American parents now have support from the federal government when they withhold cake and cookies from their tots under 2 years old. The Dietary Guidelines for Americans, 2020-2025, for the first time provided guidance for the country’s youngest consumers, recommending that infants are fed only breast milk for the first six months and children under 2 receive no added sugar. Once they blow out the candles on their second birthday, added sugar should be limited to less than 10% of calories per day.
While sweet treats may be discouraged, parents rely on baked goods to satisfy their children from the moment that first tooth breaks skin. Cereal bars, cheesy crackers, flavorful bites, pops and puffs become mainstays in car rides and lunch boxes. To differentiate in the crowded marketplace, bakers are fortifying these foods with essential nutrients for proper growth and development.
“Many children don’t get enough of key nutrients like fiber, vitamin A, calcium, vitamin D and iron,” said Nathan Pratt, nutritional scientist, Kerry. “Fortification is one way to help children get these nutrients through the foods they are already eating.”
In fact, parents are looking for fortified products that will supplement their children’s nutrition. Research shows that parents prioritize products that are nutrient-rich and natural. According to the FMCG Gurus Early Life Nutrition survey, more than 60% of parents find “improves nutritional levels” an appealing claim when shopping for their children.
When it comes to formulating these products, Mr. Pratt suggested the best place to start is with those that already have inherent health benefits: whole grains, high fiber and high protein.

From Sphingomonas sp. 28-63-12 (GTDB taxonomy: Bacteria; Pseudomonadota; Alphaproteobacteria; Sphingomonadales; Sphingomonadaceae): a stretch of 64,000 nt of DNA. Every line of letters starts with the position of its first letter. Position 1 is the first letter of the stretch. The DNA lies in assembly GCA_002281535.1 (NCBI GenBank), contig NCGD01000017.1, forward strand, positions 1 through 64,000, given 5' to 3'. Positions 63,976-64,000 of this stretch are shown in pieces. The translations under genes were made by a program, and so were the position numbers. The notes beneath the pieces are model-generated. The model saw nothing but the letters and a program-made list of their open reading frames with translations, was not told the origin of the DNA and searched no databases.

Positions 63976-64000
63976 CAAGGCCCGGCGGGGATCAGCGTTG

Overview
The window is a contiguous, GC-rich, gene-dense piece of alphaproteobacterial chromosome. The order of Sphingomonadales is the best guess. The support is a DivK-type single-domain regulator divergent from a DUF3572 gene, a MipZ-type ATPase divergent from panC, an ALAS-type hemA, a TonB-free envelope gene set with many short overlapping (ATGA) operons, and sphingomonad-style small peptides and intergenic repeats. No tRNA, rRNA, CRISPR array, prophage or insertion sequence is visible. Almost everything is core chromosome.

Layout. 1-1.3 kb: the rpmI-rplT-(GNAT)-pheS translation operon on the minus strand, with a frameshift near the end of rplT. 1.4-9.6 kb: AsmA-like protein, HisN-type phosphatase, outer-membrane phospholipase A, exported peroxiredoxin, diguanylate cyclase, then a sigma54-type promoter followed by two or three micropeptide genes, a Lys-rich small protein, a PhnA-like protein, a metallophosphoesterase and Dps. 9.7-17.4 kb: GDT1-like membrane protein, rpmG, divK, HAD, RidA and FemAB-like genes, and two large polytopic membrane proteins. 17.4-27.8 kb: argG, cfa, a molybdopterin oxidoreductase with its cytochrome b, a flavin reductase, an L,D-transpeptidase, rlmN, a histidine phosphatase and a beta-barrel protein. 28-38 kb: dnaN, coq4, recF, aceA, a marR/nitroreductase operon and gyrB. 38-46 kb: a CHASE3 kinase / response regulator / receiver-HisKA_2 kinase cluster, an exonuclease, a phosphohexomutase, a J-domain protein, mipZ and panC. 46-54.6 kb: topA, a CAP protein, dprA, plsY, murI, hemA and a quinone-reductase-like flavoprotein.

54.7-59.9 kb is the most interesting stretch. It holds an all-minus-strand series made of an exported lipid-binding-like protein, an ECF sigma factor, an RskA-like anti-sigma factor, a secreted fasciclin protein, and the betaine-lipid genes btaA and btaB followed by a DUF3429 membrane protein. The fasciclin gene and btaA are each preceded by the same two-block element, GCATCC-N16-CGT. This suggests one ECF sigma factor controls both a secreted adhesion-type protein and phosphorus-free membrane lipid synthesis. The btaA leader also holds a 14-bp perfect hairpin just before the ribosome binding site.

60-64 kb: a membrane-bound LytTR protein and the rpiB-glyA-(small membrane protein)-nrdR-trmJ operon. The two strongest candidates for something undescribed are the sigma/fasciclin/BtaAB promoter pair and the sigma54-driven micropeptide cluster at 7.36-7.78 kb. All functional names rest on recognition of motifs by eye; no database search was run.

“Adding vitamins and minerals to foods that have low nutritional value, such as most cakes, brownies or cookies, is usually discouraged because it can encourage children or parents to choose these foods instead of healthier foods,” he said.
Fortification is all about adding extra nutrition and is not to be confused with enrichment, a term associated with white flour. Enrichment is about adding nutrients back into a food to compensate for loss during processing. Proper nutrition is critical to a child’s development, but picky eaters can make it difficult for caregivers to get them the vitamins and minerals they need.
“With the increased focus on overall well-being and health amidst the pandemic, more and more parents are realizing how important of a role nutrition plays in kids’ physical, mental and cognitive health,” said Patrick Quinn, former educator and current parenting expert at Brainly, an online learning community headquartered in Poland.
Fortifying baked goods and other foods kids already eat can go a long way to bridging this nutrition gap.
“School meals are the most far-reaching and applicable products to enrich,” said Hanna Santoro, senior scientist-baking development and applications, ADM. “School cafeteria staples, such as pizza crust, breading on chicken nuggets, muffins, buns and breads, all provide perfect vehicles for enrichment and fortification.”
With baked goods being a favorite among children, the no-added-sugar advice poses challenges to bakers. It also presents an opportunity to get creative with products designed for the nutritional requirements of little ones. Using fruits, vegetables and sweet flavors are one way to add palatability while still following the guidelines. Another way to differentiate is to fortify baked goods with nutrients lacking in many youngsters’ diets. When parents are shooting for that “less than 10% of total calories from sugar,” a nutrient-dense product is attractive, even if it contains some sugar.
“These products are an integral part of a child’s nutrition,” said Christina Mesch, product manager, SternVitamin. “Especially picky eaters who may not consume adequate amounts of micronutrients can benefit from fortified baked goods. Bakers can use fortification to widen their product range and win new consumer groups.”
This article is an excerpt from the June 2021 issue of Baking & Snack. To read the entire feature on Fortification & Enrichments, click here.